Some late Bush-era apologism for the War on Terror tried to argue we should fight them over there so we don’t have to over here, which is a bad strategy for literal war but a good one for rhetorical positioning.
We’re accustomed to conservatives doing this in bad faith, using terminology we agree with like “protecting women’s health” as a strategy to restrict reproductive autonomy. But we aren’t willing to accurately frame our own priorities in, for example, the language of freedom. We’ve ceded that ideal entirely to Republicans who have re-defined that to be the “freedom to be an asshole”, in Lux’s words, something only truly open to cis white men with money. If you’ve ever seen a Libertarian meetup in person, this correlation is very clear.
The Left has allowed conservatives unchallenged dominance over concepts like “freedom” and “liberty” instead of talking about the much more direct emancipation of being able to change jobs without losing your health coverage or the freedom of sending your kids off to elementary school without worrying they’ll be gunned down by a completely legal battlefield-appropriate weapon purchased by a domestic abuser without any background check.
Again, we turn out more voters when we give them platforms worth caring about and fighting for rather than just reminding them how bad the alternative is. “Once upon a time” is a more effective tool than “thou shalt not”.
So an important part of that, Lux says, is reminding people how the Democratic Party has come through for them in the past. The Republicans are going to be out there swinging the stick, but we have to talk about the carrots of our movement’s accomplishments, too.
There was a generation for which Social Security, Medicare, rural electrification, the GI Bill, and the Civil Rights Act were synonymous with Democrats. Why didn’t we tell that story? We haven’t bothered to remind people what good Democrats can do once we get in office, or been brave about pursuing our ideals at the state and municipal level the way conservatives have every time they’ve gotten a state government trifecta. That’s part of why, right now, Republicans have 26 of them and we have 8.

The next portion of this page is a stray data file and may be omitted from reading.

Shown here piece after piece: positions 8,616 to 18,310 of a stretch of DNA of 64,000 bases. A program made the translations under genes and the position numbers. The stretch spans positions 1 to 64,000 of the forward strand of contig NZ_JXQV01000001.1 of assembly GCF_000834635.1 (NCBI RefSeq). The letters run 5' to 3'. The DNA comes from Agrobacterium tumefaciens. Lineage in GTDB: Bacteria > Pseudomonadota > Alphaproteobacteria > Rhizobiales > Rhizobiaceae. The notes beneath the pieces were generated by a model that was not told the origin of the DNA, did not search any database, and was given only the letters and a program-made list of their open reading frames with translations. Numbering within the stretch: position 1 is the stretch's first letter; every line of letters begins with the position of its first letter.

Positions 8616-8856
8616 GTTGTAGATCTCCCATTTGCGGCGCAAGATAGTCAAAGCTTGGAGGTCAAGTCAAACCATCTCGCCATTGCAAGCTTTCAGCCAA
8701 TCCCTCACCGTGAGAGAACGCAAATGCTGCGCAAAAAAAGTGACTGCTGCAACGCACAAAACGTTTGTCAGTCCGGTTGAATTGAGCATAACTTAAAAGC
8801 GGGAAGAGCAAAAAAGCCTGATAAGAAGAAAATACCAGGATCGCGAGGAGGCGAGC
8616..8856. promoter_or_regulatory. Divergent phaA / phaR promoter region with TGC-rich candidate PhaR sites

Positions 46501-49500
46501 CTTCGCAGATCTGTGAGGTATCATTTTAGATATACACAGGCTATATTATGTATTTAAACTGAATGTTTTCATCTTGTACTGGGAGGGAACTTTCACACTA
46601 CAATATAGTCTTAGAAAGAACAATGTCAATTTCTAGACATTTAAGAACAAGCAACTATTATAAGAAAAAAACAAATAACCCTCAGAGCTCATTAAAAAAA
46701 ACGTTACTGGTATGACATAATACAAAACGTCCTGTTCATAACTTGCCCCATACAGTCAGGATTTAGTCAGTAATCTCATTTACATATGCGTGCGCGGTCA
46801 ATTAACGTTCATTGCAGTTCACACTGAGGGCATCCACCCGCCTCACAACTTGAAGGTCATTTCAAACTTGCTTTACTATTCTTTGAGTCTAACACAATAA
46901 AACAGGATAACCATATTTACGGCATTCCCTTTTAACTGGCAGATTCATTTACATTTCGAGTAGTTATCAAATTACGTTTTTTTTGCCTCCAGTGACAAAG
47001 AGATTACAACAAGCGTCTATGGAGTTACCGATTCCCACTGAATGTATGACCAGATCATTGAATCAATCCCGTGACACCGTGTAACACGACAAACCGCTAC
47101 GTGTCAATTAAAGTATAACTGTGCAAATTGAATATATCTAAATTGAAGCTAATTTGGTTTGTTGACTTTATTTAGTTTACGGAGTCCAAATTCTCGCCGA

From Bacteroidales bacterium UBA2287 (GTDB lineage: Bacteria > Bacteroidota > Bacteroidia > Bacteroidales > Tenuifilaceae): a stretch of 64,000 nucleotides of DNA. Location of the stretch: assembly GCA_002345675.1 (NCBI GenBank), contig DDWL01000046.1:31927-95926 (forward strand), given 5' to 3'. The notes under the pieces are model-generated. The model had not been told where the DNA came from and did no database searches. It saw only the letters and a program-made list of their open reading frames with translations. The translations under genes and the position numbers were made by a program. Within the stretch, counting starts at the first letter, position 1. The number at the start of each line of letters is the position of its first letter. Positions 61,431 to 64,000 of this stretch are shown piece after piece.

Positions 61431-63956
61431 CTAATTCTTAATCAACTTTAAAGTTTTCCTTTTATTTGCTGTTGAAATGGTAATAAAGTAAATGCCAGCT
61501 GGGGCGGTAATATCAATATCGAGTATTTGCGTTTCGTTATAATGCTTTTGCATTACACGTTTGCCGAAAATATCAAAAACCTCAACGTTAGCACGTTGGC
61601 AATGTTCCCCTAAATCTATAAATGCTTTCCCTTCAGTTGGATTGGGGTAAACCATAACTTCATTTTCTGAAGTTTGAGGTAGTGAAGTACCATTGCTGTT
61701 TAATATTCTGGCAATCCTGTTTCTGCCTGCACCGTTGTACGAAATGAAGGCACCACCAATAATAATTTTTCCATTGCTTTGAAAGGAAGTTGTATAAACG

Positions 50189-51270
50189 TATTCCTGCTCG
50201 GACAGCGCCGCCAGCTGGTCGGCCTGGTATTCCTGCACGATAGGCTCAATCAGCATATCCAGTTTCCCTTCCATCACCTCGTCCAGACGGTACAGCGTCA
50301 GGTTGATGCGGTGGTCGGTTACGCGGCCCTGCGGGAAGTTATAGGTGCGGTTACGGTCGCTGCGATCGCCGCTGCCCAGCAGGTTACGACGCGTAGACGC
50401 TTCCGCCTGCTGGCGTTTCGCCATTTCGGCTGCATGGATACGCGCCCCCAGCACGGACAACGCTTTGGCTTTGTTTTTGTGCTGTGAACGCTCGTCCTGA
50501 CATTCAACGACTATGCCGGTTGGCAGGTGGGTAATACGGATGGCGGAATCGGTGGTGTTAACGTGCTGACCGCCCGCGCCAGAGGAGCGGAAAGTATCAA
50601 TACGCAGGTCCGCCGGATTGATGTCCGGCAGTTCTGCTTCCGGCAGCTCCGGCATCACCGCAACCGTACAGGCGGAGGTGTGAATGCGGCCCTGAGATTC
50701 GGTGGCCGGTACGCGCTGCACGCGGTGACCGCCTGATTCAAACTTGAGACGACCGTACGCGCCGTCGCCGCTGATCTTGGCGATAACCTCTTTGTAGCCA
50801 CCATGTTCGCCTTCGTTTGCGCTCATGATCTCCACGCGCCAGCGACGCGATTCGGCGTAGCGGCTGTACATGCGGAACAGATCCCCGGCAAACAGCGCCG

There’s no reason the Affordable Healthcare Act should have required Republicans threatening to take it away for Democrats to care about it and stand up for it, but that’s partially on Democrats for not being willing to tell its story with more pride.
As Lux says, we have to be willing to go into rural areas so that we can connect with our people, inspire our people to show up. Low quality, expensive healthcare and underfunded public education are issues for rural white people, too. Yakima County, Wash., is a Republican stronghold and also plurality Latinx. Outside the oil booms of North Dakota and West Texas, women are half the population everywhere. Candidates have to suit their constituents, whether that’s Brooklyn or Kansas, but they ought to be doing it proudly everywhere.
It’s worth making the other side have to show up even if you only have a 10 percent chance of winning because if you do that 10 times, you ought to get one of them. Fighting is worthwhile even when we don’t win if it ensures we don’t ever lose.
Lux’s radical pragmatism is supremely motivating because he acknowledges the challenges in front of us are real but still surmountable.